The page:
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Posts Tagged 'Genetics'

Are our political beliefs hard-wired? New research suggests that they are.


Conservative MP Alan Duncan's Brain

Are political beliefs hard-wired? This was a question put to Professor Geraint Rees at UCL’s Institute of Cognitive Neuroscience earlier this month by actor Colin Firth, guest editor of BBC 4’s Today programme.

To attempt to answer the question Professor Rees invited Thatcherite Conservative MP Alan Duncan and Labour stalwart Stephen Pound to undergo a structural brain scan using Magnetic Resonance Imaging (MRI). He then extended the experiment to include a pool of 90 undergraduates and post-doctorates who had previously been scanned at the Institute in other, unrelated experiments. They were asked to fill in a questionnaire assessing their political values, and their answers (along with those from the two MPs) were compared with the earlier structural brain scans. Today reports:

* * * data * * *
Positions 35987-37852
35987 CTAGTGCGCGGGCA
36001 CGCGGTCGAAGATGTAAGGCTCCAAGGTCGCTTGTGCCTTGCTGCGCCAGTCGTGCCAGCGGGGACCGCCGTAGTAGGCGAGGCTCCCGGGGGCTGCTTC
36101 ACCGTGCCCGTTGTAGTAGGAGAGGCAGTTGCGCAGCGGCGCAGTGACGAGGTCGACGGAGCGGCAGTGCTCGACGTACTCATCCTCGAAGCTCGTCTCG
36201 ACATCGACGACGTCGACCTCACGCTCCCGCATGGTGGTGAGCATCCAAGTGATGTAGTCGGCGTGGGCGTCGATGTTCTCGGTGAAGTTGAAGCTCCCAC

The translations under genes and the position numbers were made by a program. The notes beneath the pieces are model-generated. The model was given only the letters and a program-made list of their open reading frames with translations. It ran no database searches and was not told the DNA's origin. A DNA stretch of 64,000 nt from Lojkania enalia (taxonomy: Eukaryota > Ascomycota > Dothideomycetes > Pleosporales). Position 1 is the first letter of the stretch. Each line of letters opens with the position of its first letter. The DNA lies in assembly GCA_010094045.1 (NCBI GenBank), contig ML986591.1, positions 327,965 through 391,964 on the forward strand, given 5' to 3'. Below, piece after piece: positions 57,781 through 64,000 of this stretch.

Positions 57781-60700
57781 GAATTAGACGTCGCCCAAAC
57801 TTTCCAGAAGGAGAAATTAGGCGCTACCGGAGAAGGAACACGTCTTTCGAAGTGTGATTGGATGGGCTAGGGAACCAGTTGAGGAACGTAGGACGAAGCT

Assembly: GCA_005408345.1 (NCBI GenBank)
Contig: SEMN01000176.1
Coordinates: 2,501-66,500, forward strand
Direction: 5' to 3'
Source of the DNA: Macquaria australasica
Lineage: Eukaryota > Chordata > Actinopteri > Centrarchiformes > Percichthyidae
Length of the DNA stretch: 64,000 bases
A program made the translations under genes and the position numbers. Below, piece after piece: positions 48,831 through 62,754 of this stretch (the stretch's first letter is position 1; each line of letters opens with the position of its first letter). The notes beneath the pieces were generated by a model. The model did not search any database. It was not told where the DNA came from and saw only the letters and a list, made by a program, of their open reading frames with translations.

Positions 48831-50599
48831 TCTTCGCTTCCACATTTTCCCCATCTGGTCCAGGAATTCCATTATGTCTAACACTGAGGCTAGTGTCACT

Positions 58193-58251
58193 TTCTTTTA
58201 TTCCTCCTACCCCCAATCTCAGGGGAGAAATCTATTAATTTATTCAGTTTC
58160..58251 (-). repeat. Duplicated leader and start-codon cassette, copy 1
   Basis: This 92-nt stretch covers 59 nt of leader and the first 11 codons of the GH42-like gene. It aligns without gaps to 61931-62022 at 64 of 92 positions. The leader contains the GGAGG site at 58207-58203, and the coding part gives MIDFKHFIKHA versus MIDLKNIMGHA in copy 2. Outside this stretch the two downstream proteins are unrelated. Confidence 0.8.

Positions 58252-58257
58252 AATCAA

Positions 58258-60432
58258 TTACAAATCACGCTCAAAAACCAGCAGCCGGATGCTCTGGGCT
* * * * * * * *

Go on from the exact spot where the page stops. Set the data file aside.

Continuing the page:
The results showed a strong correlation between political belief and two specific regions of the brain. The grey matter of the anterior cingulate was significantly thicker amongst those who described themselves as liberal, or left wing, while the amygdala – an area associated with emotional processing – was larger in those who regarded themselves as conservative or right wing. 

“It’s a remarkable finding” says professor Rees. “We were very surprised to find two areas of the brain from which we could predict political attitudes.”

Interestingly the results from Alan Duncan and Stephen Pound were consistent with the overall findings. Stephen Pound’s scan revealed a thicker anterior cingulate – consistent with those students who described themselves as left-wing – while Alan Duncan’s was thinner. Both MP’s recorded similar densities for the amygdala.   Read the rest of this entry »